If I’ll be asking other lawyers about their experiences with Belonging in their law firms, I’d best start with a definition of Belonging.  My predicament is that, as already mentioned, I’ve never had to closely examine what Belonging actually means in a professional setting.

My conundrum reminds me of how David Foster Wallace began his Kenyon College commencement address, This is Water:

There are these two young fish swimming along and they happen to meet an older fish swimming the other way, who nods at them and says “Morning, boys. How’s the water?” And the two young fish swim on for a bit, and then eventually one of them looks over at the other and goes “What the hell is water?

So, what the hell is Belonging?  I do know a few things:

  • Belonging is a basic need.  Maslow placed it in his Hierarchy of Human Needs just after physiological survival (food, water, breathing) and security and safety (financial security, health and wellness, avoiding accidents and injury).  In Maslow’s view, Belonging is an essential foundation for our yet higher needs for self-esteem and self-awareness.
  • Belonging is intuitive.  In any setting we each have a gut sense, in that moment, of whether we belong.  While some of us may have the privilege of taking it for granted, Belonging ultimately means so much to each of us.
  • Belonging is not fluff. I bet the members of SEAL Team Six have a keen sense of belonging.  Whether it’s unit cohesion on the battlefield, or teamwork on the gridiron, Belonging is not merely the stuff of snowflakes.
  • Assimilation is not Belonging. Assimilation means surrendering one’s identity and lived experience.  Assimilation doesn’t add, it subtracts.

Fine, but I still need a working definition to anchor the conversations to come.  So how’s this, from Alida Miranda-Wolff’s superb book, Cultures of Belonging:

Belonging is your sense that you are part of something greater than yourself that you value and need and that values and needs you back;  it cannot be achieved without factoring in social identity and use and misuse of power.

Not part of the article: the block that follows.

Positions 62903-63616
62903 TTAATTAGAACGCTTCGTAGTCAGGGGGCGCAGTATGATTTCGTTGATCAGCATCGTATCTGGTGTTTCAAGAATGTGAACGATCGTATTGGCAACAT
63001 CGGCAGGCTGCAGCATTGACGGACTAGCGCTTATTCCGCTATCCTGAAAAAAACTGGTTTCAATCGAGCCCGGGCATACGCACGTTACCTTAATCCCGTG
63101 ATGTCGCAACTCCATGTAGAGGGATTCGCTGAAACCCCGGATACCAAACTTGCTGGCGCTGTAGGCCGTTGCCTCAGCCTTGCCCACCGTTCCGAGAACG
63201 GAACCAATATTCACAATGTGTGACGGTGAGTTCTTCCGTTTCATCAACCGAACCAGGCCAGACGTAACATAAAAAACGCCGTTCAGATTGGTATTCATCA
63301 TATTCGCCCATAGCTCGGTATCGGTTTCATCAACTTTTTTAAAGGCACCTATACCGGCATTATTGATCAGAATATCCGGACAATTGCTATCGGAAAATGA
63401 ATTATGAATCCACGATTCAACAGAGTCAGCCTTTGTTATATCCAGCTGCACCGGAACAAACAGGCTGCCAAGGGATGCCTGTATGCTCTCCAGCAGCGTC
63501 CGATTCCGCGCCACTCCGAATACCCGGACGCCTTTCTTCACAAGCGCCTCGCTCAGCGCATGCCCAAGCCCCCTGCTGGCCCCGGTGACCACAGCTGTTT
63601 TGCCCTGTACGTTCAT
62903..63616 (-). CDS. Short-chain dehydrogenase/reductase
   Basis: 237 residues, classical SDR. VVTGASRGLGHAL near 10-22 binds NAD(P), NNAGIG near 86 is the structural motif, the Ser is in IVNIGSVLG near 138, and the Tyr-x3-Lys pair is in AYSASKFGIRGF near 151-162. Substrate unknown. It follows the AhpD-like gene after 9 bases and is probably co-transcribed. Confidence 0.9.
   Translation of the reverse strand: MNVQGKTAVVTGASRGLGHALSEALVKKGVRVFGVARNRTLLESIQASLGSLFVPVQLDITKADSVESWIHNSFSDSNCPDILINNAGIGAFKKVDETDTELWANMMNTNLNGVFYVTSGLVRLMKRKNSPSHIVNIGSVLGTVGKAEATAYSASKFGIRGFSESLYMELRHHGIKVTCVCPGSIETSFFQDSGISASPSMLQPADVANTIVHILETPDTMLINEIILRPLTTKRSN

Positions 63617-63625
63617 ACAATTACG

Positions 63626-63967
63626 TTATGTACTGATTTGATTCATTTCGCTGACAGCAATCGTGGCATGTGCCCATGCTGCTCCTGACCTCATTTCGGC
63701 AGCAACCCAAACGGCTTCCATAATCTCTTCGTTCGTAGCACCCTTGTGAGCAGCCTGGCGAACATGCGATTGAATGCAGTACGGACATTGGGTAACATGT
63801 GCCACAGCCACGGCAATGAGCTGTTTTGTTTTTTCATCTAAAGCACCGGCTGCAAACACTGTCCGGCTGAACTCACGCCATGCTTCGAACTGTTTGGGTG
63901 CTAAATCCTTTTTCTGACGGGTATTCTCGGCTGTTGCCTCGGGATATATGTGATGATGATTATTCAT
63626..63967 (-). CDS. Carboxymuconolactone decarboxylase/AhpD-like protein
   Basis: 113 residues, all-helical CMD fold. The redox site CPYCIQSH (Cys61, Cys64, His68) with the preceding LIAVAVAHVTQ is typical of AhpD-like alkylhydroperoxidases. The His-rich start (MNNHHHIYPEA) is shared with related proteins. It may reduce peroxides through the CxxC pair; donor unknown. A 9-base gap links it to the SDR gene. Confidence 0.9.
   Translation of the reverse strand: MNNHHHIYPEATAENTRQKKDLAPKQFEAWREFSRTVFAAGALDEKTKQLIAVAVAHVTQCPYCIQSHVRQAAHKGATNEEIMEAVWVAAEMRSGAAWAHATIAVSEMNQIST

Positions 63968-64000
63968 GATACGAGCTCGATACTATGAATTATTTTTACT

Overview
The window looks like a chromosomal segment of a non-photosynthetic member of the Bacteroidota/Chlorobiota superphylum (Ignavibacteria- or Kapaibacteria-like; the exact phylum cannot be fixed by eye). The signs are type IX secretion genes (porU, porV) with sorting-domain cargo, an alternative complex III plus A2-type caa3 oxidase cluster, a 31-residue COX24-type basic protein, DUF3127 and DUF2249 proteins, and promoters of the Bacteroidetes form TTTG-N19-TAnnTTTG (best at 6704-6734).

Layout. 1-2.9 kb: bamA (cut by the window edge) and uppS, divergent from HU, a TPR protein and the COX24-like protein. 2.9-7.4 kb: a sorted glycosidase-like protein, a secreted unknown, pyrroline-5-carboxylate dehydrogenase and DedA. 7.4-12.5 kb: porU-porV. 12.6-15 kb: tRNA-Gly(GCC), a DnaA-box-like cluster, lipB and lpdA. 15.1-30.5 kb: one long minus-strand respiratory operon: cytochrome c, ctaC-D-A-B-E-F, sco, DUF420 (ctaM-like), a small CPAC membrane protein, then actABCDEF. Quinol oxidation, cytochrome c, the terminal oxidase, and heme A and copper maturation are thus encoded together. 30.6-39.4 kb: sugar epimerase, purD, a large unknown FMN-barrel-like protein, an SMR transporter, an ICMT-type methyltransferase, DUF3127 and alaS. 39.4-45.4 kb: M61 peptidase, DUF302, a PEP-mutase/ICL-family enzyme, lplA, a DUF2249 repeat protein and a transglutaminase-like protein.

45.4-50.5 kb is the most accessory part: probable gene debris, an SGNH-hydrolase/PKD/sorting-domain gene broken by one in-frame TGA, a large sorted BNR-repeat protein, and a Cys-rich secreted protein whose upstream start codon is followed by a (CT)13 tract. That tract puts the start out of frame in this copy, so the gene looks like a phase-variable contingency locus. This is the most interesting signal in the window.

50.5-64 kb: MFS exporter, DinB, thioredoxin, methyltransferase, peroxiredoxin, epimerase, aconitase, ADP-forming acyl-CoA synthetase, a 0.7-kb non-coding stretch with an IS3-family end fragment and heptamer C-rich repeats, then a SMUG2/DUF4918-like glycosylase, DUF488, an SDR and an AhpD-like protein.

She should know.  As the offspring of WASPs and Cuban refugees, and after a successful career in venture capital, Miranda-Wolff is the founder and CEO of Ethos, a full-service DEIB firm that serves hundreds of client companies across the globe.  On Belonging, she adds:

Belonging comes from developing context, creating connection, building community, and understanding your relationship to power, how to use your power responsibly, how to share your power, and when and how to redistribute your power.

It’s customary to view Belonging as merely a subjective feeling held by the individual who works in an organization.  This framing risks making Belonging at work inconcrete and emotional, somehow “soft” and inconsequential.  It also, by sleight of hand, makes the individual the only actor in the mix.

In Miranda-Wolff’s definition, Belonging is indeed a sense felt by the individual at work, informed by the individual’s identity and lived experience.  But Belonging is also the result of action.  Actually, consistent action over time. Belonging is something actively practiced by the organization, either intentionally and positively, or thoughtlessly and poorly.

Some might say that what an organization does to foster Belonging is properly called inclusion, while others see nuanced differences.  The extraordinary Vernā Myers said “[d]iversity is being invited to the party; inclusion is being asked to dance.”  Yes.  But it seems like Belonging is something yet more, beyond being included as a welcomed guest, and instead being a full and equal member of the dance club.  As the authors of Overcoming the Inclusion Façade put it;

This statement, commonly heard in DEI circles, … reveals a key shortcoming in how many companies understand inclusion ….  [T]here is an alternative: a company where all employees have a say in whether to throw a party and who can attend, and where everyone can show off their moves without having to wait for someone else’s extended hand to head to the dance floor.

So, in upcoming conversations I’ll ask about the practice of Belonging – the specific things that law firms, practice groups, and partners actively do to build, or detract from, different lawyers’ sense of Belonging.  

Peter Sloan

Peter Sloan is the Managing Attorney at the law firm Information Governance Group, LLC.  Peter advises clients on how best to retain, secure, preserve, and dispose of information. He helps clients throughout the United States create, validate, and update retention schedules; implement compliant…

Peter Sloan is the Managing Attorney at the law firm Information Governance Group, LLC.  Peter advises clients on how best to retain, secure, preserve, and dispose of information. He helps clients throughout the United States create, validate, and update retention schedules; implement compliant information management policies and processes; and defensibly dispose of information. Peter also counsels clients on data security compliance and breach response readiness, and he works with clients to manage data breach response.

Peter has served clients across a broad range of industries, including energy, financial services, healthcare, engineering and construction, manufacturing, retail, technology, and transportation.

For more information about the Firm, please visit www.infogovgroup.com, or the Firm’s blog, Information Bytes.